The majority of existing battery models that simulate composite electrode behavior assume the binder as a linear elastic material due to lack of a thorough understanding of time-dependent mechanical behavior of binders. Here, thin films of polyvinylidene fluoride binder, prepared according to commercial battery manufacturing method, are subjected to standard monotonic, load-unload, and relaxation tests to characterize the time-dependent mechanical behavior. The strain in the binder samples is measured with the digital image correlation technique to eliminate experimental errors. The experimental data showed that for (charging/discharging) time scales of practical importance, polyvinylidene fluoride behaves more like an elastic-viscoplastic material as opposed to a visco-elastic material; based on this observation, a simple elastic-viscoplastic model, calibrated against the data is adopted to represent the deformation behavior of binder in a Si-based composite electrode; the lithiation/delithiation process of this composite was simulated at different C rates and the stress/strain behavior was monitored. It is observed that the linear elastic assumption of the binder leads to inaccurate results and the time-dependent constitutive behavior of the binder not only leads to accurate prediction of the mechanics but is an essential step towards developing advanced multi-physics models for simulating the degradation behavior of batteries.
Shawn A Chester, Claudio V Di Leo, Lallit Anand
The theory of Chester and Anand (2011) for fluid diffusion and large deformations of elastomeric gels is implemented as a user-defined element (UEL) subroutine in the commercial finite element software package ABAQUS. A specialized form of the constitutive equations and the governing partial differential equations of the theory are summarized, and the numerical implementation is described in detail. To demonstrate the robustness of the numerical implementation a few illustrative numerical simulation examples for axisymmetric, plane strain, and three-dimensional geometries are shown. For educational purposes, and also to facilitate the numerical implementation of other coupled multiphysics theories, the source code for the UEL is provided as an online supplement to this paper.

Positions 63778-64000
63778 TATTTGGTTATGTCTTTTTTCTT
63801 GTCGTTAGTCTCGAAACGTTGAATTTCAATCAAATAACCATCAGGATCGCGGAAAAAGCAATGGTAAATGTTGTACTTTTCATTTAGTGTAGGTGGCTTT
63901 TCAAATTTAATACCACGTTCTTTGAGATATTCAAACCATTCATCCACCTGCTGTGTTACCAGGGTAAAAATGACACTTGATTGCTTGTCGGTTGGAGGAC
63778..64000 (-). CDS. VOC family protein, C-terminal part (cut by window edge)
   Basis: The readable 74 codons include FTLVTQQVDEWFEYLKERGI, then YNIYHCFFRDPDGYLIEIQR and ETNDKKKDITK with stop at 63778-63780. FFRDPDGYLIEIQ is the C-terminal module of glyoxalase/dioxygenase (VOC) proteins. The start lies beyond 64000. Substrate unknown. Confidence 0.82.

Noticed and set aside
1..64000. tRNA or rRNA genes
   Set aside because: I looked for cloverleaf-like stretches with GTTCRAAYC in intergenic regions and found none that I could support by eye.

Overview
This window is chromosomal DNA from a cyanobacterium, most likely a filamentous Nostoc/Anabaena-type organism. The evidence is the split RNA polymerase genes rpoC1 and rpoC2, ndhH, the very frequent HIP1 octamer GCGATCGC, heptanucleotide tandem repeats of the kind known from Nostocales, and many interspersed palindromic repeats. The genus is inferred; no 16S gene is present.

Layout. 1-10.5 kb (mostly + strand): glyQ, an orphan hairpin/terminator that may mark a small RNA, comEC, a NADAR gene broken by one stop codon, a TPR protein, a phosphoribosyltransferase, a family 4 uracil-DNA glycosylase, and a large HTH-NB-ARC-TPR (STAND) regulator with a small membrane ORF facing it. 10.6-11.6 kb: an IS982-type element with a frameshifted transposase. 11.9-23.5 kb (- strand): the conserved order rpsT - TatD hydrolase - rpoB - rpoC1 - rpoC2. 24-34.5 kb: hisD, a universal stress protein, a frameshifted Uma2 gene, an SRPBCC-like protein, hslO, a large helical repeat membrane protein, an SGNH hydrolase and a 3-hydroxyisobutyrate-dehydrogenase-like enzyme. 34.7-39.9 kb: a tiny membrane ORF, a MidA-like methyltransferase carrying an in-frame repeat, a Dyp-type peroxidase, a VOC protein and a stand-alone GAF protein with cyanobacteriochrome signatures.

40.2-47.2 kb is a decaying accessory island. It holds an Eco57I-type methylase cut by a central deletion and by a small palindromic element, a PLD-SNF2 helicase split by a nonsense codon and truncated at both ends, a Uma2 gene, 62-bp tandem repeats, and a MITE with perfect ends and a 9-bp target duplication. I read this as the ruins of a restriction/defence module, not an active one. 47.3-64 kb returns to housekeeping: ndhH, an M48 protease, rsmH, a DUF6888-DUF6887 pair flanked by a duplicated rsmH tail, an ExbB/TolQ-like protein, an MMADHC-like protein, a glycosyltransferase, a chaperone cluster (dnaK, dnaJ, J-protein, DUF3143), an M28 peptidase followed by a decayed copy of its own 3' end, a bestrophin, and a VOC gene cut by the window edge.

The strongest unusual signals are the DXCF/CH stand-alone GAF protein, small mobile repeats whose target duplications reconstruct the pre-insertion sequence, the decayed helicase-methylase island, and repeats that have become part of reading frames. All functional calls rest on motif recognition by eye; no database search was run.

Shawn A Chester, Lallit Anand
An elastomeric gel is a cross-linked polymer network swollen with a solvent (fluid). A continuum-mechanical theory to describe the various coupled aspects of fluid permeation and large deformations (e.g., swelling and squeezing) of elastomeric gels is formulated. The basic mechanical force balance laws and the balance law for the fluid content are reviewed, and the constitutive theory that we develop is consistent with modern treatments of continuum thermodynamics, and material frame-indifference. In discussing special constitutive equations we limit our attention to isotropic materials, and consider a model for the free energy based on a Flory–Huggins model for the free energy change due to mixing of the fluid with the polymer network, coupled with a non-Gaussian statistical–mechanical model for the change in configurational entropy—a model which accounts for the limited extensibility of polymer chains
Lallit Anand, Nicoli M Ames, Vikas Srivastava, Shawn A Chester
In this Part I, of a two-part paper, we present a detailed continuum-mechanical development of a thermo-mechanically coupled elasto-viscoplasticity theory to model the strain rate and temperature dependent large-deformation response of amorphous polymeric materials. Such a theory, when further specialized (Part II) should be useful for modeling and simulation of the thermo-mechanical response of components and structures made from such materials, as well as for modeling a variety of polymer processing operations.